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Cooper, Barbara

Department of History Chair & Professorcooper

Department of History

Email: bacooper@rci.rutgers.edu

Tel: 848-932-8343

Office: 113 Van Dyck Hall

 

Education

Ph.D., Boston University

B.A., St. John’s College (Annapolis)

Research Interests

Professor Cooper is interested in intersections between culture and political economy, focusing upon gender, religion, and family life.

Biographical Notes

Drawing upon archival sources as well as oral interviews in the Hausa speaking region of Niger in the Eest African Sahel, Professor Cooper's publications have addressed female labor and slavery, gift exchange as social discourse, oral genres and the oral re-performance of pilgrimage, movement and the construction of gender, and the negotiation of a shifting political economy through the re-definition of marriage. She recently completed a prize winning book on the history of a minority Evangelical Protestant community in majority Muslim Niger that engages with the history of U.S. interventions in Africa, the problem of religious violence, the relationships between religion, secularism, and modernity, and the construction of gender in Christianity and Islam. Her current research explores the history of discourses of motherhood and of debates about fertility in the francophone Sahel. She serves as co-editor of the Journal of African History.

Awards, Fellowships, and Grants

  • Melville J. Herskovits Prize of the African Studies Association for the best book published in 2006 (Evangelical Christians in the Muslim Sahel)
  • Finalist for the African Studies Association 1998 Herskovits Award for the best book published in 1997 in African Studies for Marriage in Maradi: Gender and Culture in a Hausa Society in Niger, 1900-1989. Portsmouth: Heinemann (Social History of Africa Series), 1997.
  • Nominated by the Journal of African History for the Berkshire Conference on Women annual article prize for “Women’s worth and wedding gift exchange in Maradi, Niger, 1907-1989.”

Selected Publications

  • Evangelical Christians in the Muslim Sahel. (Indiana University Press, 2006)
  • Marriage in Maradi: Gender and Culture in a Hausa Society in Niger, 1900-1989. Portsmouth: Heinemann (Social History of Africa Series, 1997)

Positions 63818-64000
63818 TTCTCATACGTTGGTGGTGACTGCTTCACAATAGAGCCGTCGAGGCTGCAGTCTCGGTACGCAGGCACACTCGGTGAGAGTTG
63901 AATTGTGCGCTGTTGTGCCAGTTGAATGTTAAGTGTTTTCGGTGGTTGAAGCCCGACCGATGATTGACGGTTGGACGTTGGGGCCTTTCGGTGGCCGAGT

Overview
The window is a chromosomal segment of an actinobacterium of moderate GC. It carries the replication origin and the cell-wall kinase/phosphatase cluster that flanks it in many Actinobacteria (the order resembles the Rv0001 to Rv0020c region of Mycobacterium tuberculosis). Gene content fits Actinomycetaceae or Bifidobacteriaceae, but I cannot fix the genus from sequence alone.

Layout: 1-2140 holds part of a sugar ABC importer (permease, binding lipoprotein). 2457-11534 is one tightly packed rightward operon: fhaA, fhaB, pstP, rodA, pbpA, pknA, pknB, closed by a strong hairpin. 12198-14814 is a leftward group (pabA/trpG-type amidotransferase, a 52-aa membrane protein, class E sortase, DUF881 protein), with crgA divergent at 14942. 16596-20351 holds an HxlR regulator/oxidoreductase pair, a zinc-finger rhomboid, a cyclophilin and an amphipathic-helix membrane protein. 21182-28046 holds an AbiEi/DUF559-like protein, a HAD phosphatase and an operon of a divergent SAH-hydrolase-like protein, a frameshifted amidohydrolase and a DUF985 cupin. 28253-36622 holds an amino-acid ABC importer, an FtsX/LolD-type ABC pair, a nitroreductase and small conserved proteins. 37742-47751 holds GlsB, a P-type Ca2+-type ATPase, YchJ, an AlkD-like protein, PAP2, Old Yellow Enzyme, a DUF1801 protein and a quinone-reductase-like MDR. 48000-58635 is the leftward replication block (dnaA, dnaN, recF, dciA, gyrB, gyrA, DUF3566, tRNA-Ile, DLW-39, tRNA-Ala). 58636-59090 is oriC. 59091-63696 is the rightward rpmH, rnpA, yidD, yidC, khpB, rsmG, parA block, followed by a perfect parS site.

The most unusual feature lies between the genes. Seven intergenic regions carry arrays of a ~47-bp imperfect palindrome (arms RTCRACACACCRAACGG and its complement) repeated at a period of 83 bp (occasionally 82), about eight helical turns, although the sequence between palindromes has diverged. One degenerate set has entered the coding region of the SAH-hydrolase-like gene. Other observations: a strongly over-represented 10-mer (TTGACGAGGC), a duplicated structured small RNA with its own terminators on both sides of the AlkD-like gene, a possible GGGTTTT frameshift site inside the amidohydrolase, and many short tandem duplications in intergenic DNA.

• “Chronic nutritional crisis and the trope of the bad mother,” in Jean-Herve Jezequel and Xavier Crombe eds., A Not-So Natural Disaster: Niger 2005 (Columbia University Press 2009)
  • "La rhétorique de la ‘mauvaise mère’," in /Niger 2005 Une catastrophe si naturelle/, Xavier Crombé and Jean-Hervé Jézéquel (eds.), Karthala, 2007, 199-226.
  • “The Strength in the Song: Muslim Personhood, Audible Capital and Hausa Women’s Performance of the Hajj,” in Gendered Modernities: Ethnographic Perspectives, edited by Dorothy Hodgson, Palgrave, 2001, 79-104.
  • “Le genre sexuel, le mouvement et l’histoire: transformations sociales et spatiales au XXè siècle à Maradi au Niger,” translated by Denise Ganderton and reprinted in Géographies Anglo-Saxonnes: Tendances contemporaines, edited by Jean-Francois Staszak et al, Belin, 2001, 80-94.

Professional Affiliations

  • AHA
  • African Studies Association
  • West Africa Research Association

Courses Offered

Undergraduate:

  • 01:508:220 Ancient Africa
  • 01:508:222 Modern Africa
  • 01:508:224 Women and Gender in African History
  • 01:508:326 Islam in African History
  • 01:508:429 Research in African Historical Studies

Graduate:

  • 16:510:539 Colloquium in Women's & Gender History
  • 16:510:625 Colloquium in African History

WGS Statement on Academia and Free Speech Rights

It is inherent to the discipline of Women's Studies to deal with complex subjects through theoretical lenses, which question conventional knowledge production. This department, one of the most distinguished departments of WGS in the country, has a highly visible faculty of national and international reputation invited to speak in various fora on sometimes highly controversial subjects. Such faculty members, as scholars, have not only a right, but also an obligation to produce and disseminate knowledge within and beyond the academy. Moreover, as private citizens, our faculty continue to enjoy the same freedoms of speech and expression as any private citizen and in accordance with university policy the department supports their protection from institutional discipline in the exercise of these academic and free speech rights. 


Rutgers University Policy on Academic Freedom
 

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